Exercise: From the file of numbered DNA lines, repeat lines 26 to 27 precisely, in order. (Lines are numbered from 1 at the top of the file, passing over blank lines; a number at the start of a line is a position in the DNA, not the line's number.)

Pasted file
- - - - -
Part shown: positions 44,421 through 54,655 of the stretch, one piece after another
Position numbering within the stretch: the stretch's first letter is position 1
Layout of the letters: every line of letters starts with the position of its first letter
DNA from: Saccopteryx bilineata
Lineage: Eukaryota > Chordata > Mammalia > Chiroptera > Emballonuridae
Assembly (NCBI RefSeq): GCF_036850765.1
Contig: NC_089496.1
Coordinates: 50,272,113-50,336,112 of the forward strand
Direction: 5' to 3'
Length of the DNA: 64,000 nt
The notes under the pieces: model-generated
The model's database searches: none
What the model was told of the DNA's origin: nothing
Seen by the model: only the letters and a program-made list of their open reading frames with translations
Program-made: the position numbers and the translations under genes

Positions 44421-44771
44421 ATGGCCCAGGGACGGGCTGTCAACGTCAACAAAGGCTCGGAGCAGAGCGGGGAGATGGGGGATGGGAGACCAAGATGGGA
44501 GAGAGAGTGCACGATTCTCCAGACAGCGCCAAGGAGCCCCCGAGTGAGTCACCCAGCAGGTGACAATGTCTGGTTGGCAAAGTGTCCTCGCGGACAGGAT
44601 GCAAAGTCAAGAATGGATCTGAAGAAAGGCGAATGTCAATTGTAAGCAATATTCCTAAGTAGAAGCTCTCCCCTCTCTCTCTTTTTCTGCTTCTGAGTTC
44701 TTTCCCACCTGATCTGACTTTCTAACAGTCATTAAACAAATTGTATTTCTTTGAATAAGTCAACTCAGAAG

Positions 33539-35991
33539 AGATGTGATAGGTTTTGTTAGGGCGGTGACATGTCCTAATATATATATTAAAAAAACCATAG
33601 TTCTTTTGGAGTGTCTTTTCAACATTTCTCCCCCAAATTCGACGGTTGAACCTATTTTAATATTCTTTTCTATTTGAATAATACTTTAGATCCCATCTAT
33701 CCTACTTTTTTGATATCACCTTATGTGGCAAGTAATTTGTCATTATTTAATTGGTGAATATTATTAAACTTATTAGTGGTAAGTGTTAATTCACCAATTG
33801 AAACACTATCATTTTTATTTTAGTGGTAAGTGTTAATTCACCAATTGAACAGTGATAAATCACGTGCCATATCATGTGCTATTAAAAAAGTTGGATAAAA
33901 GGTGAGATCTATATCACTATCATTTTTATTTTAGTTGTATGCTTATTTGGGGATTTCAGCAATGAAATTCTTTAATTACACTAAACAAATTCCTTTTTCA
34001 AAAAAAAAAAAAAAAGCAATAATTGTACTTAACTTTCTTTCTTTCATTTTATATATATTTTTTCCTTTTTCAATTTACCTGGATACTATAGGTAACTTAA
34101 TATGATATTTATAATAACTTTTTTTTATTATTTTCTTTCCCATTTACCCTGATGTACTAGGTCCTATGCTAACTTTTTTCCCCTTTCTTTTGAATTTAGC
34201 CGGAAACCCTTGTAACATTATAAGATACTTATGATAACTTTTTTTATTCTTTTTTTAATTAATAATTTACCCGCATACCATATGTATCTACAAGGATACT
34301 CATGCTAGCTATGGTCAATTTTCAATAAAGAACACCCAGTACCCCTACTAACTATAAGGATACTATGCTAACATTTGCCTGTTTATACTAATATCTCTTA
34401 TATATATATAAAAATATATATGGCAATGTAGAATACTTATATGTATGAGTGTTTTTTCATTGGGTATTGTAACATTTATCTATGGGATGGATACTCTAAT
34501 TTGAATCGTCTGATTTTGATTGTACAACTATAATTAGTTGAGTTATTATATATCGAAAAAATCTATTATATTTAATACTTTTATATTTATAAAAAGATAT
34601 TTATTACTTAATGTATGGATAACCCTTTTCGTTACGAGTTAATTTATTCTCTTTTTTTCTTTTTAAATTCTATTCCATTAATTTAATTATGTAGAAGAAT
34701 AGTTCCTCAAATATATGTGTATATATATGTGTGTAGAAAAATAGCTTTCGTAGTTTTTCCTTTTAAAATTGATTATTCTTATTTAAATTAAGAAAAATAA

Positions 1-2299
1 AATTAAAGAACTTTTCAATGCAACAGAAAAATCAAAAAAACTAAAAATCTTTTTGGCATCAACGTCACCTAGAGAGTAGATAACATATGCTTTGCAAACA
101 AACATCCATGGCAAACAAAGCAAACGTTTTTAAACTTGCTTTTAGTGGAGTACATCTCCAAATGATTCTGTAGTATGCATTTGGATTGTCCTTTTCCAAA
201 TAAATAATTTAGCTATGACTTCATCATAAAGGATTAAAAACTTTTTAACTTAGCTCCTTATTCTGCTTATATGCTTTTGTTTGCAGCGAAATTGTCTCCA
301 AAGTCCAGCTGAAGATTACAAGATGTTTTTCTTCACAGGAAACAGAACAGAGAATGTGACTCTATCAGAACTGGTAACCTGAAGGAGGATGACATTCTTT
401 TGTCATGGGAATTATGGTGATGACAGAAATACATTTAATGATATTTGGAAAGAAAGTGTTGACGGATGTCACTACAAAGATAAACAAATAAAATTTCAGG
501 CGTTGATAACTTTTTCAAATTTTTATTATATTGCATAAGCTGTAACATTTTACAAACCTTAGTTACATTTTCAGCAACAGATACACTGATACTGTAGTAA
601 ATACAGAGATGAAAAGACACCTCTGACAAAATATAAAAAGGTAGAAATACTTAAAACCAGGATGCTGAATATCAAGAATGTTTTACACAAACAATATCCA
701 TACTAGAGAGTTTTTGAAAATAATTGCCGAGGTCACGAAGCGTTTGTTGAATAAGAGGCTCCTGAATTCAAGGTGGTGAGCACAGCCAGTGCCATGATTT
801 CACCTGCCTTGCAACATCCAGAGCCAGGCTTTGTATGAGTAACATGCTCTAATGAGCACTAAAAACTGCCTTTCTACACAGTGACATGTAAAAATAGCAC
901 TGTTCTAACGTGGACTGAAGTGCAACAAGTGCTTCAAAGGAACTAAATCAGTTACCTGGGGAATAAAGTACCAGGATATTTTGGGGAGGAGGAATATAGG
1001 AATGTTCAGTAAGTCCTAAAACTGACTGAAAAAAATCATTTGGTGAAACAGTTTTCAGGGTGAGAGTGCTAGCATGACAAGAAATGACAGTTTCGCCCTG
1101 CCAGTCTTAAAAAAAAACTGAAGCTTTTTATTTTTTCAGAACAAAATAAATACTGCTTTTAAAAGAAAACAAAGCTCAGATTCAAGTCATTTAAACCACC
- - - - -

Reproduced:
33901 GGTGAGATCTATATCACTATCATTTTTATTTTAGTTGTATGCTTATTTGGGGATTTCAGCAATGAAATTCTTTAATTACACTAAACAAATTCCTTTTTCA
34001 AAAAAAAAAAAAAAAGCAATAATTGTACTTAACTTTCTTTCTTTCATTTTATATATATTTTTTCCTTTTTCAATTTACCTGGATACTATAGGTAACTTAA